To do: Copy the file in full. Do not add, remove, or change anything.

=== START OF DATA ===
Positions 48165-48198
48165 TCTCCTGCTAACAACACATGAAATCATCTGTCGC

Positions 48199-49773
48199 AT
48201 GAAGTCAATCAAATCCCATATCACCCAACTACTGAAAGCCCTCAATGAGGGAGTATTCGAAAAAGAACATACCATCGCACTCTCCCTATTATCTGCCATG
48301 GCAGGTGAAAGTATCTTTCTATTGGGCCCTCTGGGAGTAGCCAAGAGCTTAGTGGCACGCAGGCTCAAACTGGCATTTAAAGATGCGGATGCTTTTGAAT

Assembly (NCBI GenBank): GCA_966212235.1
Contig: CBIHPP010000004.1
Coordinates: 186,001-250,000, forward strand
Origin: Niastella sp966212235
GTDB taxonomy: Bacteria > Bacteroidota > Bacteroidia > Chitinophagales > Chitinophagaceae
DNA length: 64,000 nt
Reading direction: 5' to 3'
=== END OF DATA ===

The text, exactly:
Positions 48165-48198
48165 TCTCCTGCTAACAACACATGAAATCATCTGTCGC

Positions 48199-49773
48199 AT
48201 GAAGTCAATCAAATCCCATATCACCCAACTACTGAAAGCCCTCAATGAGGGAGTATTCGAAAAAGAACATACCATCGCACTCTCCCTATTATCTGCCATG
48301 GCAGGTGAAAGTATCTTTCTATTGGGCCCTCTGGGAGTAGCCAAGAGCTTAGTGGCACGCAGGCTCAAACTGGCATTTAAAGATGCGGATGCTTTTGAAT

Assembly (NCBI GenBank): GCA_966212235.1
Contig: CBIHPP010000004.1
Coordinates: 186,001-250,000, forward strand
Origin: Niastella sp966212235
GTDB taxonomy: Bacteria > Bacteroidota > Bacteroidia > Chitinophagales > Chitinophagaceae
DNA length: 64,000 nt
Reading direction: 5' to 3'